Showing posts with label lawns. Show all posts
Showing posts with label lawns. Show all posts

Thursday, February 16, 2017


Like most people I'm a huge fan of Frank Lloyd Wright, but he's not above making mistakes.  Nobody is.  I thought it might be fun to review some of his faux pas.

Let's face it. A lot of his chairs don't look very comfortable.

Some of the worse offenders are his plywood chairs, like the one above. This chair is missing its cushions, but even so....

For a time Wright fell in love with plywood and used it to make visible walls even in his upscale houses, something few modern architects would do.

A more serious problem is his lack of interest in bedrooms and kitchens.

Here's (above) a Wright bedroom. It's a living room with a bed in it.  Taken alone it looks great but imagine a whole house where every room is a living's just too much of a good thing. I see homes as a confederacy of different moods and purposes, the way nature itself is.

Here's another bedroom. It feels like a family room or a study that's doing double duty.

Here's a kitchen that also looks like a study. You get the feeling that the man never spent much time in kitchens.

Lots of people think of landscaping as an art form but the subject seemed to bore Wright.  All he seemed to want around his houses (above) was a nicely mowed lawn. 

His low-budget Usonian houses seemed all the more stark and unappealing on the plain lawns. 

Does anything I mentioned diminish the architect's stature in my eyes? Nope. Not a jot.  He's still the greatest builder of homes that I'm aware of.  I only mean to point out that nobody's ever perfect, not even the greatest geniuses.

Wednesday, January 04, 2017


I don't know what kind of house I'll end up with. I'm hoping that I can find something the town eccentric used to live in, or a house made from a barn or an old workshop. If so, I can have a living room like the one above, which is a place to work as well as relax.

I love the way the loft creates a dark shadow space which makes for a great contrast with the white light in the rest of the room.

 In my fantasies the town eccentric also left behind a large, cozy, old-fashion kitchen like the one above.

 Of course there's some nice modern kitchens, too.

I have a lot of books and papers so a hallway like this one (above) would be much appreciated.

It would be nice to have a lawn with old-growth trees in front. I'm a big believer in front gardens rather than front lawns.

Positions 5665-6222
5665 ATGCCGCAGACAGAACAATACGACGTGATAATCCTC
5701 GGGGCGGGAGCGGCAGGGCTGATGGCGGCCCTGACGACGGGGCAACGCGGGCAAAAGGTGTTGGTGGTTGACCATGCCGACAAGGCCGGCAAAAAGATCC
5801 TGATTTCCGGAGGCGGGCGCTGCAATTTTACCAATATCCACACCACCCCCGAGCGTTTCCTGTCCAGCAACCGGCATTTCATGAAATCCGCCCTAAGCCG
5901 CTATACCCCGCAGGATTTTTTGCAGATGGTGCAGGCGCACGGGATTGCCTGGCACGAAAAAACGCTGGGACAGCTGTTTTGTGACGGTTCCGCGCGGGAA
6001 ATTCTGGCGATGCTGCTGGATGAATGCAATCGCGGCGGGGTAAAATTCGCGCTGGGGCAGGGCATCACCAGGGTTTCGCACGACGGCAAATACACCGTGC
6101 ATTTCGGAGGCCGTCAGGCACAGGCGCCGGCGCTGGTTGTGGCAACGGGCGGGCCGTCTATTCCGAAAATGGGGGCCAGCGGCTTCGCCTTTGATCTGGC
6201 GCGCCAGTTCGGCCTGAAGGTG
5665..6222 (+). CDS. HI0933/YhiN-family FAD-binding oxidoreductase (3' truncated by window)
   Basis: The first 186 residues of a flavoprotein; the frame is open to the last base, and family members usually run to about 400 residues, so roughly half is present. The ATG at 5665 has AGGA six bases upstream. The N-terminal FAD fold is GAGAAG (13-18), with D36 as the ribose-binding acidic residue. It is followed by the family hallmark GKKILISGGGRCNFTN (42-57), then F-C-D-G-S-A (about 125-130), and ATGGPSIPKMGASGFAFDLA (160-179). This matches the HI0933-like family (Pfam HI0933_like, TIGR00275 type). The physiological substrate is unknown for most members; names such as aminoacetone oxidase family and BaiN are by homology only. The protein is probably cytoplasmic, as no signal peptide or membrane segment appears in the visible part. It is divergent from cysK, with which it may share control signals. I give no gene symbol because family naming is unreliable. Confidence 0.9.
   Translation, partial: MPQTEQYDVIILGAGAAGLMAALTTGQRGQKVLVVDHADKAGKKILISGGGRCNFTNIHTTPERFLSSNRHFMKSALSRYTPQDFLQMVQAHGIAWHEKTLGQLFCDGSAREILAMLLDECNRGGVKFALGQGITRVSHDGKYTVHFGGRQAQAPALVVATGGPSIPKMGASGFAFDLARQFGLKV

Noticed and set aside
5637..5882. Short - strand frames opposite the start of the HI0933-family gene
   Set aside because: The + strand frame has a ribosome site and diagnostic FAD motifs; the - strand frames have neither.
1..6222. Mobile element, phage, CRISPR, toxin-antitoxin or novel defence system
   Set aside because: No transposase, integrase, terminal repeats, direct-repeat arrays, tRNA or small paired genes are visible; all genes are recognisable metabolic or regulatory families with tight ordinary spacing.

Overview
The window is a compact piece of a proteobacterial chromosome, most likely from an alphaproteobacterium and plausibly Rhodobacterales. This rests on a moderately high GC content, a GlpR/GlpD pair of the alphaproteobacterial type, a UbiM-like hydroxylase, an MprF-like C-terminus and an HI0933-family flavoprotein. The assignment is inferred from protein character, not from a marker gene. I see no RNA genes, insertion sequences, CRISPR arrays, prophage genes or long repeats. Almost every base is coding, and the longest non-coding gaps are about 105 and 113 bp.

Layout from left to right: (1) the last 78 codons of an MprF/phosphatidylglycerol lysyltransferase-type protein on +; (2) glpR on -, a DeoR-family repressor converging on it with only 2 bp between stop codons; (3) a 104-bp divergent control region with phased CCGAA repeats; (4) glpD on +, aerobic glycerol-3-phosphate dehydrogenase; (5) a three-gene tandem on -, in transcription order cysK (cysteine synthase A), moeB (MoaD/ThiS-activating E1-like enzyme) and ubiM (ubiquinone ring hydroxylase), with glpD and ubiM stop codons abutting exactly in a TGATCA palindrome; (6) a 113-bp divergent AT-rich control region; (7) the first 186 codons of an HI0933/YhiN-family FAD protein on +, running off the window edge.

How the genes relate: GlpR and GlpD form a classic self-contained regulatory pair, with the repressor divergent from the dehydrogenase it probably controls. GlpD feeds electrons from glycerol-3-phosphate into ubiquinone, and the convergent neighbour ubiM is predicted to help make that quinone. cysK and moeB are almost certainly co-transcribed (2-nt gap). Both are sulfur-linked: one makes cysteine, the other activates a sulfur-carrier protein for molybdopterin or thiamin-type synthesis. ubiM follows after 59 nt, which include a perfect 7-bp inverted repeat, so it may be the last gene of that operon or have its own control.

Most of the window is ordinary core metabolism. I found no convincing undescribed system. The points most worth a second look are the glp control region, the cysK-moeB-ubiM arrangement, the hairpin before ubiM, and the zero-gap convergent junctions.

But what am I talking about? I can't afford the kind of architecturally sophisticated house you see above. The likelihood is that I'll end up in a tract house that simply has more square footage than the place I'm living in now. *Sigh.*

Well, the one thing I can afford to control is the lighting. Wherever I end up rest assured that it'll be lit like a Hollywood set. It'll be a place to park the lamps I've been accumulating over the years.

How do you like the hanging lamp above? It's a one-of-a-kind item I got from a library book.

Friday, June 26, 2015


This post is going to make amateur gardeners mad.  I'm not an amateur gardener myself for the simple reason that I don't know enough to be an amateur. Even so, I have my opinions:

Q: "Is this (above) a beautiful lawn?"
A: "NO!!! It's a neat lawn, which is not the same thing!"

This is a beautiful lawn! Beautiful lawns require trees and interesting borders.

Q: "Are these plants (above) beautiful?"
A: "NO!!!!! The flowers are beautiful but the stems are gnarly. Not only that but they're often planted far apart with awkward, empty spaces inbetween."

I never plant roses myself because the stems are so unappealing but I get an idea of what works from seeing what other people do. It's easy to see that rose bushes need to be closer together and the ugly stems need to be covered by shorter plants  (or maybe miniature roses in containers). It's true that roses produce more flowers when they have lots of room, but they still do okay with less space.

BTW: the purple flowers above aren't roses but they're close enough to illustrate my point.

Q: "Can a fence save a drab lawn?"
A: "NO! No fence can compensate for an ugly lawn, and some fences are downright ugly."

If you feel the need to separate your house from the street try a small retaining wall like the one above. You'll need a couple of truckloads of dirt and some old bricks. 

Q: "Will a garden of winding paths through little green balls satisfy?"
A: "NO, not unless you have fantasies of being a giant who stomps hapless villagers." 

'Nuff said.